We traveled by passenger train to our destination, the interrogation center.  When we arrived at the South station in Frankfurt around noon, we realized why we had seven guards escorting us.  We had to leave the train station because we were told that the Allied bombers had destroyed the marshalling yards between the South and North stations, and we had to traverse the distance by foot.  The German civilian population was so incensed when they saw us, that they wanted to subject us to bodily harm.  If not for the guards protecting us from the onslaught, we would have never made it to prison camp.  These guards actually saved our lives.

             The city of Frankfurt was virtually 100% destroyed.  Every building in the city was severely damaged, and bricks were piled up as much as two stories high.  I had been to London, and felt so sorry for the British who had suffered so much during the Battle of Britain.  But after viewing Frankfurt, I felt that London had hardly been damaged compared to what we were doing to the German cities.  I didn’t feel sorry for the Germans.  They deserved everything they got.

             At the North station we boarded a train again for the interrogation center.  At the center we were questioned by an English-speaking German major quite thoroughly, but truthfully, we hardly knew more than our name, rank and serial number.   The German intelligence was unbelievable.  After questioning me for what seemed to be hours and learning next to nothing from me, he tried successfully to let me know how much he knew about me, which was plentiful.  He had an assistant bring out my files and told me where I had gone to school in the States, where I got my air force training, my air bases in East Anglia, England, and other personal facts about my life.  I did find out what had happened after our planes collided.  The major informed me that the rest of the Third Wing found an opening in the clouds over Kassel, Germany, and bombed the railroad tracks there.  At least my last mission was not a complete failure.

             After several days of confinement in the Dulag Luft in Oberursel, we were sent on our way by rail to our final destination in Germany, the P.O.W. camp, Stalag Luft One, at Barth, Pomerania on the Baltic.  I spent the rest of my days in the Stalag’s North Compound I until being liberated by the Russians in early May of 1945.  We were “free at last”, to quote a phrase made famous by the Rev. Martin Luther King.  Being a P.O.W. was certainly not fun.

             The Russians were wonderful the first day or two.  They went into the fields and slaughtered cattle, called us “comrade”, offered us cigarettes and couldn’t do enough for us.  The next day, their attitude changed 180 degrees.  Word had evidently come down from Moscow, and the 45 year “Cold War” had started.  They wanted us to march to Rostock, some fifty kilometers away; board cattle cars there for a lengthy rail trip to Odessa, Russia, on the Black Sea, and then to be turned over to the Allied forces.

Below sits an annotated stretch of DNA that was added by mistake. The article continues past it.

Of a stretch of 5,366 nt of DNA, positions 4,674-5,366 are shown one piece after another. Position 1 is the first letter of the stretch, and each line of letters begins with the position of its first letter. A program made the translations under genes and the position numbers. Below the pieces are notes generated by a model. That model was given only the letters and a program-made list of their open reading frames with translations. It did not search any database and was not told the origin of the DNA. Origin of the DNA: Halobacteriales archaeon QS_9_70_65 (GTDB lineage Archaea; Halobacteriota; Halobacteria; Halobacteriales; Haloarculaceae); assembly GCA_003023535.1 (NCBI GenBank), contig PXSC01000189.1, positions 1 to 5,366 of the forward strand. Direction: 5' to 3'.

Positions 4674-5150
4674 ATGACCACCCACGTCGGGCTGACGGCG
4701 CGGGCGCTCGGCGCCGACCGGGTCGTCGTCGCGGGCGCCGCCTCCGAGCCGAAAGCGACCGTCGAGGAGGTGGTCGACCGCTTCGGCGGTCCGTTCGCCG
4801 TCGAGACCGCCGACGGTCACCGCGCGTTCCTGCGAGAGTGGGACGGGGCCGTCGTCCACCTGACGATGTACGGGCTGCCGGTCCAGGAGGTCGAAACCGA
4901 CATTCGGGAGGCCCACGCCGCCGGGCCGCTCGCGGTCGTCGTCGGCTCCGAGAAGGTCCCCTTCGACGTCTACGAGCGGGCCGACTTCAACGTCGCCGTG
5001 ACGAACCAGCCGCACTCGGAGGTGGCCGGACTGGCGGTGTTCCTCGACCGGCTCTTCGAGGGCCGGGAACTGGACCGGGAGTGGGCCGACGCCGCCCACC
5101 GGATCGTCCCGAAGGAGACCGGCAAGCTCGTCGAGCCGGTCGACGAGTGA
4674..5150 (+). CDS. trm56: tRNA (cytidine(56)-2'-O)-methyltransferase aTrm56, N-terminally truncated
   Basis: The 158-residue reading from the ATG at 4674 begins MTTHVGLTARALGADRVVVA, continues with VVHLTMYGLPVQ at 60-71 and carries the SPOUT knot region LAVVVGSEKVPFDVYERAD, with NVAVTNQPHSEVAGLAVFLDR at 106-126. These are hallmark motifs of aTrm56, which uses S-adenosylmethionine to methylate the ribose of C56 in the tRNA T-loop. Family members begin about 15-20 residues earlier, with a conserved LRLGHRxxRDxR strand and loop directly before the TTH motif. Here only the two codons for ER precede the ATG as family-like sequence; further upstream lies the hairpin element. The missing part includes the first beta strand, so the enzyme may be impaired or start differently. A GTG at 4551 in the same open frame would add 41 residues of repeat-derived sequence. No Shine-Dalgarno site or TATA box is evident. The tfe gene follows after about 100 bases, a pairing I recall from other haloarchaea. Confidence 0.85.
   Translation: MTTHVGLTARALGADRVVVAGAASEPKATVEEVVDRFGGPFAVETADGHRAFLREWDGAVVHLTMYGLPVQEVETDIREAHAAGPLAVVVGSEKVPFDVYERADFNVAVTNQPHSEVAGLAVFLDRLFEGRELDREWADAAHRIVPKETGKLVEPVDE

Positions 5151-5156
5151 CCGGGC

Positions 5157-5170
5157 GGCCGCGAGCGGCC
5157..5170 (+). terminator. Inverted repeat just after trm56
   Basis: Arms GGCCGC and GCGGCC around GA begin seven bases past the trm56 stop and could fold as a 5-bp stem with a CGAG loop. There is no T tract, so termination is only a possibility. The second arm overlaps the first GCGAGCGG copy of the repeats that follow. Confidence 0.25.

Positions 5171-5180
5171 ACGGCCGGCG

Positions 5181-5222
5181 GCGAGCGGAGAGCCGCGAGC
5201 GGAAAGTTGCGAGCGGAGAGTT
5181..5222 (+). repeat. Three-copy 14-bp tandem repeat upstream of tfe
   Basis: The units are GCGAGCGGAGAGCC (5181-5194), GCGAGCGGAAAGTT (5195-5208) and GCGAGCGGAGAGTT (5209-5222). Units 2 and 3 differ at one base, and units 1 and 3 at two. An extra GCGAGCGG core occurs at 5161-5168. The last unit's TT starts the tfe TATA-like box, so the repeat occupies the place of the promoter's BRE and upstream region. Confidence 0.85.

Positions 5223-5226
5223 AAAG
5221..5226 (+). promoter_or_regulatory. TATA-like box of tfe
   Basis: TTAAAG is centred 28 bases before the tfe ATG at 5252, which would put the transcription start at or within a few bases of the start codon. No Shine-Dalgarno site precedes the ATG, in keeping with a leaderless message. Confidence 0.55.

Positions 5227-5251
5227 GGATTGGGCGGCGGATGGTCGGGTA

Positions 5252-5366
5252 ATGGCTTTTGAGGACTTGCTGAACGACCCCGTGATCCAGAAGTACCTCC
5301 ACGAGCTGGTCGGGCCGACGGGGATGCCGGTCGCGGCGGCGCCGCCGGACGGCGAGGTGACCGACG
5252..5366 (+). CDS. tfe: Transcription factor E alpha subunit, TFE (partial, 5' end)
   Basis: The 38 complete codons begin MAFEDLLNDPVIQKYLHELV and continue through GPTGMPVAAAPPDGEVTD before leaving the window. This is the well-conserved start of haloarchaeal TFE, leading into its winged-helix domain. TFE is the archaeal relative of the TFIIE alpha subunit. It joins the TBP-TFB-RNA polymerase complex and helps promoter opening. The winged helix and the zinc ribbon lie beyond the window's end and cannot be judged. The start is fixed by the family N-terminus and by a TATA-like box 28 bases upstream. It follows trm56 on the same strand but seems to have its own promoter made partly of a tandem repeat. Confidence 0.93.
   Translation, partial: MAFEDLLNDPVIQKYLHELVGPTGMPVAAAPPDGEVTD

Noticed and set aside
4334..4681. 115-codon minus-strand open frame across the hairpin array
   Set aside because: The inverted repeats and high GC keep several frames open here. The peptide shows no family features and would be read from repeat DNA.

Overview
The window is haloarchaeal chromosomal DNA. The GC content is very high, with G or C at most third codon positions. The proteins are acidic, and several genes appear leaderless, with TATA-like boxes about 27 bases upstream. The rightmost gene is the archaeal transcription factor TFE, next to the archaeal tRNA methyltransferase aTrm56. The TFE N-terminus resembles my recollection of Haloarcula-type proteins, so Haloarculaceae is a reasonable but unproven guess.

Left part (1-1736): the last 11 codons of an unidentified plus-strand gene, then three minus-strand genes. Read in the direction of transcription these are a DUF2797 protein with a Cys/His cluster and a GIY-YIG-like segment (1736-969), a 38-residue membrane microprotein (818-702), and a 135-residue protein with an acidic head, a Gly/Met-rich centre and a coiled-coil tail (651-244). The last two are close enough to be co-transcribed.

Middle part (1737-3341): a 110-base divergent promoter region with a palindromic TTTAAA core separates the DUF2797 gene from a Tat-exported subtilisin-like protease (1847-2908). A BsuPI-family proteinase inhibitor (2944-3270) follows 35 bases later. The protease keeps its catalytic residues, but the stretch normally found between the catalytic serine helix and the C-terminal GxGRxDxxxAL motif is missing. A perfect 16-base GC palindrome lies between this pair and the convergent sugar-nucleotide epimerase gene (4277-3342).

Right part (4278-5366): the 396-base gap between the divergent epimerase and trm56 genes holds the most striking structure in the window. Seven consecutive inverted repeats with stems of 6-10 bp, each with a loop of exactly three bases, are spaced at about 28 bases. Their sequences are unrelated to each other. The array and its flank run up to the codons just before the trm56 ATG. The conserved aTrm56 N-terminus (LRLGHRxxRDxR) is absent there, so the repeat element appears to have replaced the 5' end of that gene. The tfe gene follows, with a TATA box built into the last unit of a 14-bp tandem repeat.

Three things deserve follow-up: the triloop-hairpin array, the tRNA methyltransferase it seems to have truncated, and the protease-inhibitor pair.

Our commanding officer, Col. Hubert Zemke told the Russians that we had all come to prison camp by air, and that’s the way we were going to leave Germany.  He must have prevailed because we were flown out of Barth by B17’s and B24’s of the 8th Air Force to Laon, France, and from there we were moved to Camp Lucky Strike at LeHarve, France to await our return to America.

             A few of the things that I remember from my stay at Stalag Luft One outside the severe cold, the roll calls, the lack of food, the harassing of the Nazi guards and the horrible living conditions that we had to endure, were several personal matters that I recall.

             When Hitler decided to segregate the Jewish P.O.W’s into Barracks 11 of North Compound 1, I being of Jewish descent, feared the worst.  Fortunately for me the Germans had evidently lost my records, and I was never segregated.  My 15 roommates assured me that they would protect me if trouble arose.  How they were going to do that, I still can’t figure out.

             Another incident occurred that amazed me, was a letter from my mother written on Kriegie stationery that was censored.  She had joined an organization of women whose sons or husbands were either missing in action or P.O.W.’s, and that she had befriended a mother whose son was still classified as “M.I.A.”.  She asked me that if I ever met a prisoner whose name was Paul Lipps, I should give him her regards.  I read her letter from my top bunk, and then handed it to the gentleman in the bunk below to read the letter.  His name was Paul Lipps.

             I feel very fortunate to be at home now. I still grieve about the horrible fate of my nine crew members.

Bill Kaplan in 2000.  Former POW in WWII Germany

Bill Kaplan